Accordingly, a nestable electrowon metal unit generally is a metal unit (or metal sheet) having a nesting feature at a common location. Typical electrowon metal units are at least four square feet in area, and preferably at least nine square feet in area. In addition, an electrowon metal unit is generally at least twenty pounds in weight. Of course, the size and weight varies with the type of metal being processed and the time the material is allowed to process. Generally, following the creation of the electrowon metal unit, it is either moved to a second facility for additional processing and purification, or stored for future processing.
 When using a nesting feature, electrowon metal units may be stacked (or bundled) by nesting, such that a nestable feature of a first electrowon metal unit snuggly fits into a complimentary nestable feature of a second electrowon metal unit. In practice, nesting electrowon metal units secures the electrowon metal units much more effectively than stacking the electrowon plates the metal units, or even stacking and banding the electrowon metal units (tying the metal units with a metal band). In fact, in some embodiments, the weight and size of an electrowon metal unit becomes an advantage because larger and heavier electrowon metal units have more force pushing them together, and therefore nest more securely.
 The invention may be better understood by way of an exemplary illustration. Accordingly, FIG. 1 is a top-down view of an electrowon metal unit 100. Although the electrowon metal unit illustrated in FIG. 1 appears as a plate (or sheet), it should be understood that the principals taught by the invention may be applied to any other shaped metal unit, including rods. In addition, the ore from which the electrowon metal unit is made is generally unimportant. However, for purposes of this present embodiment that is directed at the copper mining industry, the metal unit is preferably a copper cathode. In an alternative embodiment, the electrowon metal unit is nickel, lead, tin, cadmium, bronze, zinc, silver, gold, or another noble metal, for example.
 The electrowon metal unit 100 has at least one nesting location, illustrated in FIG. 1 as a plurality of nesting locations 110. In one embodiment, the nesting locations are lines made at each corner of the electrowon metal unit 110, such that the line “cuts” the corner into an approximately isosceles triangle. Accordingly, in the present embodiment, each corner 120 of the metal unit 100 may become a nesting portion of the metal unit, where a nesting portion is the structure that creates a nesting feature at a nesting location. A fourth corner 121 is distinguished from other corners 120 to clarify geometries illustrated in the second figure.
 Accordingly, FIG. 2 is a cut-view of the electrowon metal unit 100 taken across the diagonal cut line A-A. In FIG. 2, one may see that the basic shape of the electrowon metal unit 100 remains unchanged. However, at each nesting location 110, a nesting feature (namely a bend 160) has been produced.
 Thus, as illustrated in FIG. 3, one alternative nesting feature is a bend. Accordingly, it may be seen that each bend 160 has an outside radius 161, and an inside radius 162 that is different radius (smaller) than the inside radius 162. The disparity in radius size may be used as advantage of the invention, since the inside-outside radius differential creates a natural separation between the electrowon metal units when the electrowon metal units are stacked on top of each other. The space is, in one embodiment, typically about the width of the metal unit itself. Furthermore, the actual separation between the electrowon metal units may be planned by adjusting the angles of the bends. In any event, electrowon metal unit separation enables the metal units to be melted, or otherwise interact with their environment, more quickly than if the electrowon metal units were merely stacked without separation. Among other benefits of the invention, this saves fuel and other energy costs associated with further processing of the electrowon metal units.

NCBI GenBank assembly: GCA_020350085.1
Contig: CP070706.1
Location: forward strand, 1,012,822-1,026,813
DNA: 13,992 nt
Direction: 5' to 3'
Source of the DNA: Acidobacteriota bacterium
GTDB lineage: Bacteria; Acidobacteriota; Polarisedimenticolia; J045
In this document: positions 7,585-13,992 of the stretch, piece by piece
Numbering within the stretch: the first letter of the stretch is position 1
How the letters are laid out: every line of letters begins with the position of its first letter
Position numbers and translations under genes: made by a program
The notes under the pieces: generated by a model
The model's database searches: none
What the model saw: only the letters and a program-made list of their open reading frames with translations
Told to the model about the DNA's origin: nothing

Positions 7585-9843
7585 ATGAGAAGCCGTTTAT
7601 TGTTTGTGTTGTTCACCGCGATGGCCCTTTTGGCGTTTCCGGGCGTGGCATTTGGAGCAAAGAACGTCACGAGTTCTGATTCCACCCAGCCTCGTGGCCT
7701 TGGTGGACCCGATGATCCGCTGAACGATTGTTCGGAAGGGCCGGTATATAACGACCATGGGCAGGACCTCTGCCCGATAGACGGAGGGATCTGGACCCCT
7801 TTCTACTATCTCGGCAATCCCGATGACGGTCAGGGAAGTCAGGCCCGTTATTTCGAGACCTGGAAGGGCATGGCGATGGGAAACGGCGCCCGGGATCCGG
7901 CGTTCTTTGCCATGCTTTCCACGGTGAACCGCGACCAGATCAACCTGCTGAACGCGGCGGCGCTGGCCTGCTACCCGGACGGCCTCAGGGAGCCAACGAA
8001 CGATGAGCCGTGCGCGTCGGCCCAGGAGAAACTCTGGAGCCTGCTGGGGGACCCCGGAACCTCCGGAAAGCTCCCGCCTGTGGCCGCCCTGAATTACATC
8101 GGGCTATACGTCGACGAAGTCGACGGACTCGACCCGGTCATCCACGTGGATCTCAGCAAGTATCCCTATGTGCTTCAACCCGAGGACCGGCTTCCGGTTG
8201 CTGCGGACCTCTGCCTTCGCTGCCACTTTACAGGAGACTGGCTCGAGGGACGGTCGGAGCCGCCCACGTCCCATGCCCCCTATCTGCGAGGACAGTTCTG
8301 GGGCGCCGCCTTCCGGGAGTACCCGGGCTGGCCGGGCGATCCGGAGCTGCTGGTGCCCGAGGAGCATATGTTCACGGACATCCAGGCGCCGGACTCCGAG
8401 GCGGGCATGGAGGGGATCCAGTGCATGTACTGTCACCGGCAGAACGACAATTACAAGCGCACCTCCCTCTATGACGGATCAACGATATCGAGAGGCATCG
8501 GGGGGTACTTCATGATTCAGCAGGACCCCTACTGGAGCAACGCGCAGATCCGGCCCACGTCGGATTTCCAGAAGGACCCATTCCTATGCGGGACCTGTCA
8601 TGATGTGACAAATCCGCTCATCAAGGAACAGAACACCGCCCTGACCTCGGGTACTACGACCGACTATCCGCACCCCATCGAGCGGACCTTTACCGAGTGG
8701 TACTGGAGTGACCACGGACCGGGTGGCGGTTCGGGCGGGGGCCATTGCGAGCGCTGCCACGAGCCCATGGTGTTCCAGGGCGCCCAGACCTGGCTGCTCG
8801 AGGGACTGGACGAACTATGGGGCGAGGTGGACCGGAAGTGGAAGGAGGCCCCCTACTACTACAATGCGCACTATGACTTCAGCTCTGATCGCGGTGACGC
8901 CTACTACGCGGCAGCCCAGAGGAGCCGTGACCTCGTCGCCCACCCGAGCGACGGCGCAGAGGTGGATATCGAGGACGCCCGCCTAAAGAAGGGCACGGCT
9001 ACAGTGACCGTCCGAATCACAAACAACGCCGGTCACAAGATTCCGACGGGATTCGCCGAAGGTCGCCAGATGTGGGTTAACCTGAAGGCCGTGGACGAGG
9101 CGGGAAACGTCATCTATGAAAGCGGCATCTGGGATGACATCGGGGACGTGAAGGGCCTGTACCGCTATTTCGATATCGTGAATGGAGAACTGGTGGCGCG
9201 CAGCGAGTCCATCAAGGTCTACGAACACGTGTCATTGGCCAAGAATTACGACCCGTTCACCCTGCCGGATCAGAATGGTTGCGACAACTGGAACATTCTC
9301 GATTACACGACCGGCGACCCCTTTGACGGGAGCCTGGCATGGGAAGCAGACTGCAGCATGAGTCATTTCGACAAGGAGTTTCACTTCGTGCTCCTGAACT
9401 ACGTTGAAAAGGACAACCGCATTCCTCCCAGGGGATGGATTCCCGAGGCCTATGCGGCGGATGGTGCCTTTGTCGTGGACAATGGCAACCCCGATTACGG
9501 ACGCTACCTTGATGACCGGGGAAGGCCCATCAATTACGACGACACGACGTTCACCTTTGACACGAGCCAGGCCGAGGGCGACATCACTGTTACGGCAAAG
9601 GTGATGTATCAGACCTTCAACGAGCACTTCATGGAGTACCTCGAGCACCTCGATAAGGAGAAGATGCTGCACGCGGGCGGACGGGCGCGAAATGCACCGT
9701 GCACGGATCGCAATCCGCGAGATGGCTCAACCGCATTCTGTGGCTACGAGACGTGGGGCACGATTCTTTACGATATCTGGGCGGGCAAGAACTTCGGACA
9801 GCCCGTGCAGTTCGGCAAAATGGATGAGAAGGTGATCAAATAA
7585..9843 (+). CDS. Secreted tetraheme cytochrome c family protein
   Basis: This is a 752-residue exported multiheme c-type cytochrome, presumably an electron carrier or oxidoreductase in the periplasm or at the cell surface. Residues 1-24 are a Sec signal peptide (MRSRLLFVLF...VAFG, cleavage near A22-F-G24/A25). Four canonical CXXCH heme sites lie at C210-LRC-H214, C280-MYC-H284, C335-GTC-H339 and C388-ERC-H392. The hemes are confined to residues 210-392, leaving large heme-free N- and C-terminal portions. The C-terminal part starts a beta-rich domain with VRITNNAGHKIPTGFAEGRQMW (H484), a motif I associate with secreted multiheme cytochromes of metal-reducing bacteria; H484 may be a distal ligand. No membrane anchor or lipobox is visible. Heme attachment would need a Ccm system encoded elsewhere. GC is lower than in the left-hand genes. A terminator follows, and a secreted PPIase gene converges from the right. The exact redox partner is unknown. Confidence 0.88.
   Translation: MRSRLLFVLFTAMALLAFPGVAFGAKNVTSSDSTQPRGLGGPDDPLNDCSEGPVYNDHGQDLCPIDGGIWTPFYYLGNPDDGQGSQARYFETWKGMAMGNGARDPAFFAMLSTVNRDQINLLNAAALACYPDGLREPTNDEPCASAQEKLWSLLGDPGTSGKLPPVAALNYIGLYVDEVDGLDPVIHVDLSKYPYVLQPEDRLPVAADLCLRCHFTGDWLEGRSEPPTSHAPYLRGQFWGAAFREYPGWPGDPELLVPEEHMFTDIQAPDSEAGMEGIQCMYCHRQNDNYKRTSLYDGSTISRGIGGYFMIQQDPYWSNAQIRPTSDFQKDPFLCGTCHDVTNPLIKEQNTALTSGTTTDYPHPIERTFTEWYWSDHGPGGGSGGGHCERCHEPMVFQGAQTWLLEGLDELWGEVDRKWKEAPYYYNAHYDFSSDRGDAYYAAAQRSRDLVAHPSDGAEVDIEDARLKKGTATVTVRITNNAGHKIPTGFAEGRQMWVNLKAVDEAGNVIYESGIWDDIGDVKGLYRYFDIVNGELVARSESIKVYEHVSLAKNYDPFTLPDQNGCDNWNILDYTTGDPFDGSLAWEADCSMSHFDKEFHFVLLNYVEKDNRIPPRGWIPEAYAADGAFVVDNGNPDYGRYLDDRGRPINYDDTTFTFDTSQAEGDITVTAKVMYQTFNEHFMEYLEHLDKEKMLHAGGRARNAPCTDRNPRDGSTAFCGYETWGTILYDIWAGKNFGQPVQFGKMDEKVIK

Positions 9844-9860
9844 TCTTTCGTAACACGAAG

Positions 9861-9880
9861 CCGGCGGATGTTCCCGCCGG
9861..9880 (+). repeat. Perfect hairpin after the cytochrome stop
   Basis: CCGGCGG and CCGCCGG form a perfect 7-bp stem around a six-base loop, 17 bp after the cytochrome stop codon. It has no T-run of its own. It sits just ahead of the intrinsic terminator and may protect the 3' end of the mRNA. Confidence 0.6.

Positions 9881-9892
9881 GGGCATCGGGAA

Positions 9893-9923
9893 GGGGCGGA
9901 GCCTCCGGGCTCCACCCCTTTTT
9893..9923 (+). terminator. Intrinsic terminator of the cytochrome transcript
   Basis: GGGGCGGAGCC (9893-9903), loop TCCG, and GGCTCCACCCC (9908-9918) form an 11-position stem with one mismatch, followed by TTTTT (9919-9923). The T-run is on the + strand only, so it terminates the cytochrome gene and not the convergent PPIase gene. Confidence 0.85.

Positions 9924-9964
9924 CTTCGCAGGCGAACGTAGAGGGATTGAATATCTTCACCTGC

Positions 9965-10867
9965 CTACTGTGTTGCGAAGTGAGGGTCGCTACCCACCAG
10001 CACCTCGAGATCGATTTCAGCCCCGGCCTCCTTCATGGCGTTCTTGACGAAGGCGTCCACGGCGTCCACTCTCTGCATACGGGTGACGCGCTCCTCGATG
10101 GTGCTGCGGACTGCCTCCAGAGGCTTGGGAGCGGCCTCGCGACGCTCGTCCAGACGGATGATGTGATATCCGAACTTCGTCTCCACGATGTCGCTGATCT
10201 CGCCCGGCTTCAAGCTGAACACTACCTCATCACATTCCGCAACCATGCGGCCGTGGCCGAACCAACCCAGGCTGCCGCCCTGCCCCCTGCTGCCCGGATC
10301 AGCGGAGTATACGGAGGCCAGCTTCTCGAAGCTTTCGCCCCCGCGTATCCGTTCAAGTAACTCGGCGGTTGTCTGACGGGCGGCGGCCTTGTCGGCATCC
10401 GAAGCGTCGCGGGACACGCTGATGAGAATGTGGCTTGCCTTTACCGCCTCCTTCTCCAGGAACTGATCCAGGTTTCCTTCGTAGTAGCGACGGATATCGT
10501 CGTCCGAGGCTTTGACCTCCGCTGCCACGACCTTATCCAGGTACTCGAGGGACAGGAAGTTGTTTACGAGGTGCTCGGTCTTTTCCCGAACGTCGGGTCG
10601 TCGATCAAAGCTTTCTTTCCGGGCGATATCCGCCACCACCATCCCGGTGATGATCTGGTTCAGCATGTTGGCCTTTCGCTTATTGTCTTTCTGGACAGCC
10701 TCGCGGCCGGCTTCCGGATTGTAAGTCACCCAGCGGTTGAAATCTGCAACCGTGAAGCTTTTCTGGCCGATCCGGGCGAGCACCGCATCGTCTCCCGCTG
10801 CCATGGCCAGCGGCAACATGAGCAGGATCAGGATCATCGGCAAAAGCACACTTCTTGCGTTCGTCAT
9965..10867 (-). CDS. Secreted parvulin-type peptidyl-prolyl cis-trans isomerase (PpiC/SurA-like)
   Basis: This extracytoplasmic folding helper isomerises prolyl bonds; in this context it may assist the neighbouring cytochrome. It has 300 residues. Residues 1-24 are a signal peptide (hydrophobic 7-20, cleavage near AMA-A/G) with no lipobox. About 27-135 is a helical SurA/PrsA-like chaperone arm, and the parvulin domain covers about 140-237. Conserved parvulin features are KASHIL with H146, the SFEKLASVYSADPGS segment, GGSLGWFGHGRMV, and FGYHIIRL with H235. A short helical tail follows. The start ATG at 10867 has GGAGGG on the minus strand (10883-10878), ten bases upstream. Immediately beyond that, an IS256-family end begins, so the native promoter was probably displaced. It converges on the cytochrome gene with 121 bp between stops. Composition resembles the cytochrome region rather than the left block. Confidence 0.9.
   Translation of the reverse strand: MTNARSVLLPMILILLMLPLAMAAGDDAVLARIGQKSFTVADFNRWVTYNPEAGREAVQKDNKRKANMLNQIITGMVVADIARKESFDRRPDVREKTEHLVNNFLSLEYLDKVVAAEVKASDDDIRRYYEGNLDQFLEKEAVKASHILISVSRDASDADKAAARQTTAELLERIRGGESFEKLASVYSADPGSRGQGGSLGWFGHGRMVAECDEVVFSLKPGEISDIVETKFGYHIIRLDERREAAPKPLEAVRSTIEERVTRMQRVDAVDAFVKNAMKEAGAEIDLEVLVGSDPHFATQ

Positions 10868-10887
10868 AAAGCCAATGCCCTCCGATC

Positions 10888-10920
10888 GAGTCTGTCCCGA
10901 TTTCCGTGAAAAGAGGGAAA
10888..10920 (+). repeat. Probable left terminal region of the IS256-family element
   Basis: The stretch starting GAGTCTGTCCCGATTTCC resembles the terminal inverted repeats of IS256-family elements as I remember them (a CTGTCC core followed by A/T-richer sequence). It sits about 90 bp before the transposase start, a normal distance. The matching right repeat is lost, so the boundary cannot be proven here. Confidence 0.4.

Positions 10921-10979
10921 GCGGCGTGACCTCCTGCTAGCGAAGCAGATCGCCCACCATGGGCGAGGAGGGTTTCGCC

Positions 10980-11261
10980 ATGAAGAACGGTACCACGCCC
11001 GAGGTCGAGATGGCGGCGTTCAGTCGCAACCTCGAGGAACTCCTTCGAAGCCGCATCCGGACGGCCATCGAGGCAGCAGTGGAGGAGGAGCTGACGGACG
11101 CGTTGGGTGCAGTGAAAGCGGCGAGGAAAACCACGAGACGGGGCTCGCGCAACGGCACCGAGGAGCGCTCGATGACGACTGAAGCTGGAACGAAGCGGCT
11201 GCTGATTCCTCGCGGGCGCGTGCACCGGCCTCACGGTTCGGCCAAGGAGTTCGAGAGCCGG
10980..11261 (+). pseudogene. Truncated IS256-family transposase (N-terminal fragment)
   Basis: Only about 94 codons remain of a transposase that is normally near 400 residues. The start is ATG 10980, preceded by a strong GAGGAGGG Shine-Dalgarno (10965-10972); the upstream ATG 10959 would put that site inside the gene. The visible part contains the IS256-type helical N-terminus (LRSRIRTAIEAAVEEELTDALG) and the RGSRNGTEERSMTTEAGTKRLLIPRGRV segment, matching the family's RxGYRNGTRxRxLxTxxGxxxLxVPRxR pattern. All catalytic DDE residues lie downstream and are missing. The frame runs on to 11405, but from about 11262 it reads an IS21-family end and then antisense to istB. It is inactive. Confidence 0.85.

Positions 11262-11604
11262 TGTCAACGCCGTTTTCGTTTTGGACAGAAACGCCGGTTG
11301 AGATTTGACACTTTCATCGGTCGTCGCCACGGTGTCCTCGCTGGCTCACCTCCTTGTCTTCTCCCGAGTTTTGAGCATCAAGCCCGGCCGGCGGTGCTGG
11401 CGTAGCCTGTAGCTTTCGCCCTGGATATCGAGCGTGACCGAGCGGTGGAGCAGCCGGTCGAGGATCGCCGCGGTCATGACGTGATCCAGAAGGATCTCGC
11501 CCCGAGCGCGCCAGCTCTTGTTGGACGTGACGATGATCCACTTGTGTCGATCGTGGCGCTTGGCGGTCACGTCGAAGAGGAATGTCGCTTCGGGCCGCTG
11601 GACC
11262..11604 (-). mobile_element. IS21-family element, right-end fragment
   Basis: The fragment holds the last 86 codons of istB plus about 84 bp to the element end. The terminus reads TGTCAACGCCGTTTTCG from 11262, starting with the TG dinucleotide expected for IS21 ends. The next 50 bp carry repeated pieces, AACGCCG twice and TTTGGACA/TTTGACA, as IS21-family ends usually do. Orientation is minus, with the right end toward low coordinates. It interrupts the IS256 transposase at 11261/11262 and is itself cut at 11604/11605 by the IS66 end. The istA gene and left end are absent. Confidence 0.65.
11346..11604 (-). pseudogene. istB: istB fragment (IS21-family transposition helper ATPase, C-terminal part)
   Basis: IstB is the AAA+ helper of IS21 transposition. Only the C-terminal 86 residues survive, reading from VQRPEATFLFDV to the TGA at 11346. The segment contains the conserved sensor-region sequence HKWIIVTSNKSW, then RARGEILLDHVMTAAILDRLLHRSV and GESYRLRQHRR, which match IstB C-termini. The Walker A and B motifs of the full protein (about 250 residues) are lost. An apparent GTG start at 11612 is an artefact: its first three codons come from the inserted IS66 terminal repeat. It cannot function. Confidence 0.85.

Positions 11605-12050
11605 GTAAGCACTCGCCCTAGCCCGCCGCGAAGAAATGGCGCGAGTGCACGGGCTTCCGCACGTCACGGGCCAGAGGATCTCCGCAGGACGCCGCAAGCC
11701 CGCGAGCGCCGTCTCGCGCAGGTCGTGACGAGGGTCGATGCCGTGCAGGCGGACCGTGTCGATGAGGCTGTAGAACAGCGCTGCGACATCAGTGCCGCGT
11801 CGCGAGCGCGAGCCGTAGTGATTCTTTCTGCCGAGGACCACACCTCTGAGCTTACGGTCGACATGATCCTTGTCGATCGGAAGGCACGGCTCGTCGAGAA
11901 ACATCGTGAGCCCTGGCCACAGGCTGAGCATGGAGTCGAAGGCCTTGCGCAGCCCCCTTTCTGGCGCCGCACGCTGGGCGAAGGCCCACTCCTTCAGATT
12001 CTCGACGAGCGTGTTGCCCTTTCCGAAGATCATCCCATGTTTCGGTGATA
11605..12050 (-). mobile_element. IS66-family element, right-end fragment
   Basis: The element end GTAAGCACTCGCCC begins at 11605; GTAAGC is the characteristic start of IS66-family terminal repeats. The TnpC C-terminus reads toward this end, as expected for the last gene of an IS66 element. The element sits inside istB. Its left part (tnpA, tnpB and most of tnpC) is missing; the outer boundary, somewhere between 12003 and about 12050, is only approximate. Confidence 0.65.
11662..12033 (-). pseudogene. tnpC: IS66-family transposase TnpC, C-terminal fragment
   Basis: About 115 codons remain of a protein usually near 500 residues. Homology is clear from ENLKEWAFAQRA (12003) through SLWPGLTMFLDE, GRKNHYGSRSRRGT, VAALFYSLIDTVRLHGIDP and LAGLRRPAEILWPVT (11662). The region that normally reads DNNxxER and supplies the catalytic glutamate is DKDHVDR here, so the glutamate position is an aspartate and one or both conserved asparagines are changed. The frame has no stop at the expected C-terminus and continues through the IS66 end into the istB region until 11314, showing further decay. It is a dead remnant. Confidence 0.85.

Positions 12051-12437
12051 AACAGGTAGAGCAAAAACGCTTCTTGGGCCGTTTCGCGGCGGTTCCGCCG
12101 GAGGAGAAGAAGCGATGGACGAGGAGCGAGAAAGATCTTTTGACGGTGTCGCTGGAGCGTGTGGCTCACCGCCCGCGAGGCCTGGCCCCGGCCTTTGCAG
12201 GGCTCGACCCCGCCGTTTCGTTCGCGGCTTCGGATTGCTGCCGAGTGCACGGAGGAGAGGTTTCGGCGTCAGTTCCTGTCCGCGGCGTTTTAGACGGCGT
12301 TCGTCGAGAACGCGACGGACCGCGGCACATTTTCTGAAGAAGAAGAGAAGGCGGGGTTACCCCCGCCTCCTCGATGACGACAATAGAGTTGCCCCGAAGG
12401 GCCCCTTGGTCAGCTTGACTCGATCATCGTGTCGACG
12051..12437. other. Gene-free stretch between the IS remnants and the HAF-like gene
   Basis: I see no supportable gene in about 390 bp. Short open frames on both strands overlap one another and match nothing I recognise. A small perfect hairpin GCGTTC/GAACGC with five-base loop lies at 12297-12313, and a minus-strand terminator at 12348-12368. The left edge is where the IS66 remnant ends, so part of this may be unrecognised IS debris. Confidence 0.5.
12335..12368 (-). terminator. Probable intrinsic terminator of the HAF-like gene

It should be understood that many nesting features are possible. For example, one nesting feature may be created by “poking” an electrowon metal unit to create a dimple on one side of the cathode, and a bubble on the other side of the cathode (the dimple and bubble being complementary features). Other nesting features can be created by bending one side, two sides, or all four sides of the electrowon metal unit. Yet additional nesting features could be created by forming a polygonal impression on one side of the electrowon metal unit, and a corresponding raised polygonal structure on the other side of the electrowon metal unit. Similarly, another nesting feature may be built by creating a generally circular impression on one side of a electrowon metal unit, and a corresponding generally circular raised-structure on the second side of the electrowon metal unit. The identification of the nesting feature and its complement should be readily apparent to those of ordinary engineering skill upon reading the present disclosure.
FIG. 4 illustrates a create nestable electrowon metal unit algorithm 400. The create nestable electrowon metal unit algorithm 400 begins with a secure unit act 410. In the secure unit act 410 the electrowon metal unit, irrespective of type or shape, is securely positioned in a cathode nesting press (or, as is understood in the art upon reading the present disclosure, an alternative device). Then, in a select nesting feature type act 420, the algorithm receives an indication of a nesting feature (for example, dimples or bends) to apply to the electrowon metal unit.
 This common location is selected in a select nesting location act 430. Preferably, on an electrowon metal unit, the bend is located across each corner, approximately four inches from the corner. Of course, the selection of the nesting location will depend on the type of nesting feature one desires to use.
 For example, should one choose to use a dimple nesting feature, it may be more advantageous to select three nesting locations for each metal unit such that the nesting locations form the points of an equilateral triangle, centered about the center of the metal unit. Then, following the select nesting location act 430, the create nestable metal unit algorithm 400 proceeds to create a nesting feature act 440. In the create nesting feature act 440 the cathode nesting press is activated and an appropriate nesting feature is created. In one embodiment, the cathode nesting press bends the electrowon metal unit in the nesting location in the create nesting feature act 440. Alternatively, if a dimple is selected as the nesting feature the cathode nesting press will create the dimple(s) at the desired nesting location(s) in the create nesting feature act 440.